Side of Ranch: Jay Heater
In her own words, Sarah Davis never had been affected by it.
She often had driven right past, not taking the time to notice the blood drives going on around her.
Then two years ago, her mother, Rosalie Wakefield, was diagnosed with multiple myeloma and colorectal cancer.
Rosalie, an East County resident since 1983 and a huge volunteer worker at the Lakewood Ranch Elks Lodge, underwent two dozen blood transfusions in the first year after her diagnosis. After the first year, she lost count.
All the while, Rosalie was steadfast in her objections to accepting the blood.
"She always was concerned that the blood could help someone else," Sarah said.
Those familiar with Rosalie's work as a coordinator of Elks Feeding Empty Little Tummies (EFELT) knew that was just Rosalie, always thinking about someone else. But Sarah and her father, Clayton Wakefield, had to make sure she kept taking the transfusions.
"Without it, she would have died real early," Clayton said.
Then came the day — April 26, 2018 — the SunCoast Blood Bank van drove up to Sarah's workplace, Norton Hammersley in Sarasota. Sarah looked out at the van.
"I had never given blood," she said. "Never thought twice about it."
She thought of her mom, and walked to the van. She was terrified.
"But they were nice," Sarah said. "I told them why I was there and they gave me some juice. Then they took my blood. I didn't even feel it. I sat there 15 to 20 minutes, then I went back to work.
"I felt proud of myself."
Rosalie died in October and Sarah promised herself she would continue to give blood in the future. She also wondered how many people had similar fears.
That thought has led to the first Rosalie Wakefield Memorial Blood Drive and Vendor Fair, 9 a.m. to 2 p.m., Saturday, July 27 at the Lakewood Ranch Elks Lodge, 4602 Lena Road, Bradenton. The event is free and open to the public whether or not people want to give blood. There will be plenty of food and craft vendors on hand and the lodge will be open to all, whether or not the person is an Elks member.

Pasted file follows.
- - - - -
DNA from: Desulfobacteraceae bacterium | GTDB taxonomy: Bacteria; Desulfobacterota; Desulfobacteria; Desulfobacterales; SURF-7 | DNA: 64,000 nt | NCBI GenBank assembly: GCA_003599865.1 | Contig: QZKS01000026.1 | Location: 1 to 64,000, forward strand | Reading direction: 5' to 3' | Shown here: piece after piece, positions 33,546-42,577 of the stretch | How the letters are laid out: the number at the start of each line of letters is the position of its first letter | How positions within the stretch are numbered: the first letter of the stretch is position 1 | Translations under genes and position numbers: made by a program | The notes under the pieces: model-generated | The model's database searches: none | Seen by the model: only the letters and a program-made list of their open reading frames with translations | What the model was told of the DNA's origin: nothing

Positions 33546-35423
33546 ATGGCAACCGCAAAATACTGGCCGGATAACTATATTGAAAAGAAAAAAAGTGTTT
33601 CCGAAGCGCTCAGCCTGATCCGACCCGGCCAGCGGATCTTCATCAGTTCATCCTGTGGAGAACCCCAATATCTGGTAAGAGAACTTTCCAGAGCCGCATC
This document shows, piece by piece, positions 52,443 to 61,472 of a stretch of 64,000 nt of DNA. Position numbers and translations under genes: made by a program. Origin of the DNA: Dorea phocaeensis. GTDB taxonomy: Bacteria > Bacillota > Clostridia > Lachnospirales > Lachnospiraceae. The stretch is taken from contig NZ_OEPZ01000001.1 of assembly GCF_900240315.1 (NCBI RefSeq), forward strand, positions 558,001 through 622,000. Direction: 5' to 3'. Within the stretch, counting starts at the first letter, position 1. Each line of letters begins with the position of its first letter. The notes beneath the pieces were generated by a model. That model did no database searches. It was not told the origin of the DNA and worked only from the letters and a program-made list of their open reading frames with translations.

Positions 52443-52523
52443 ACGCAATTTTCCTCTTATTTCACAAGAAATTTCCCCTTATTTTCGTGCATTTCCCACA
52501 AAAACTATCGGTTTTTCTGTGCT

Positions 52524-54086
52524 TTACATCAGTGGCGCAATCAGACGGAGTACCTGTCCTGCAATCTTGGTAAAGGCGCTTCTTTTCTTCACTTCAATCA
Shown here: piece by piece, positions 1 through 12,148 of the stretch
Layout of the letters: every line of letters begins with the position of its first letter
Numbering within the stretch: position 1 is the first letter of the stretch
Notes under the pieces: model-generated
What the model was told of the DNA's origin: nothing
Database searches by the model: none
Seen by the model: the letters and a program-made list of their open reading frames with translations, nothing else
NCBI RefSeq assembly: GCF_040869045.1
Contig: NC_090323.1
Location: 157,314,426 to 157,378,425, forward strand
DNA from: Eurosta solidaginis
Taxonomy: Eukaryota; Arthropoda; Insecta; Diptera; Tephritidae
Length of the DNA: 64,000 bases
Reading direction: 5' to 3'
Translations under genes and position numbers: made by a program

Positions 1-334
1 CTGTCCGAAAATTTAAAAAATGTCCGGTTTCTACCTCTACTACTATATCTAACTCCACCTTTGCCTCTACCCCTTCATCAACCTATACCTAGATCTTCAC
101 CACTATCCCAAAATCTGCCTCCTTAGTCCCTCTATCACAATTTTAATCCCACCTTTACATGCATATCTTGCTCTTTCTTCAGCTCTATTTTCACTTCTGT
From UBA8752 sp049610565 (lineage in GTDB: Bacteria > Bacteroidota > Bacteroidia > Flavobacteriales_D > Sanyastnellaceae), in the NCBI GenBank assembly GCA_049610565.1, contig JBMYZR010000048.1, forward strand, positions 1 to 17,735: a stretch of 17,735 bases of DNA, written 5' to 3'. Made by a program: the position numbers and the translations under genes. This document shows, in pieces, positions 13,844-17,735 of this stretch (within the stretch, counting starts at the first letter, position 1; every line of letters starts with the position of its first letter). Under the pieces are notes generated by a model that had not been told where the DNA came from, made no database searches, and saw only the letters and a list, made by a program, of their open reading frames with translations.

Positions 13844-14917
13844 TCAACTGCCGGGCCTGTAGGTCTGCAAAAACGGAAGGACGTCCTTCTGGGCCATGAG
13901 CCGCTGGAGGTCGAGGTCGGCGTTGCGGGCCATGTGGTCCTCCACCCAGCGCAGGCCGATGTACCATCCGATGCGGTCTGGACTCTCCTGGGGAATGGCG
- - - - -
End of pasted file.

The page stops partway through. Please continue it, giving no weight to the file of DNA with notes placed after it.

"I tell people, you have to," Sarah said about giving blood. "You don't know who you are helping."
Clayton said he, too, will try to give blood during the special event. However, at 76 and with several medical issues, he isn't sure he will be a suitable candidate. Nonetheless, he will try.
He is glad the event is about giving blood as they could have started a cancer fundraiser in his wife's name.
"So many (fundraisers) go on with cancer," he said. "But they aren't getting enough blood for people who need it."
A huge turnout is expected as Rosalie, who was 72 when she died, spent the last nine years at the Elks working on the various charitable committees. She long before had established herself as a neighborhood "mom" in her community just off State Road 64 and near the Manatee River.
"They all called her 'Mom,'" Sarah said. "We moved to the east side in 1983 and we always had people from all over the neighborhood to the house. Mom was 100% Italian and she always would say, 'Are you hungry?'"
It was much the same when she joined the Elks, a commitment Clayton said she wished she had made far sooner.
"She didn't go to the Elks to sit and relax," Sarah said. "She would be cleaning everything, or walking around and picking up glasses."
Just before her death, Rosalie was more concerned with her work as EFELT coordinator than her illness. Clayton was headed to Tropicana, which had agreed to provide a room at its business so the EFELT food could be packed. Rosalie insisted on going to make sure it was perfect for the program.
She then made Clayton, who owned auto repair shops such as Palmetto Amoco and Manatee Avenue Amoco over the years, swear he would continue to coordinate and run EFELT after her death. He has kept his word.
He said he is sure the Elks will support the cause, as they know what Rosalie meant to everyone.
Clayton remembers thinking if not for the transfusions, she might not have endured so much pain.
Then he remembers the final two weeks of her life, when she could hardly move or talk. He would put on music from the 1950s and 1960s and pick her up in his arms. They would dance from room to room, wherever she needed to go.
No matter how painful, he came to a realization.
"Those were two of the best weeks of my life."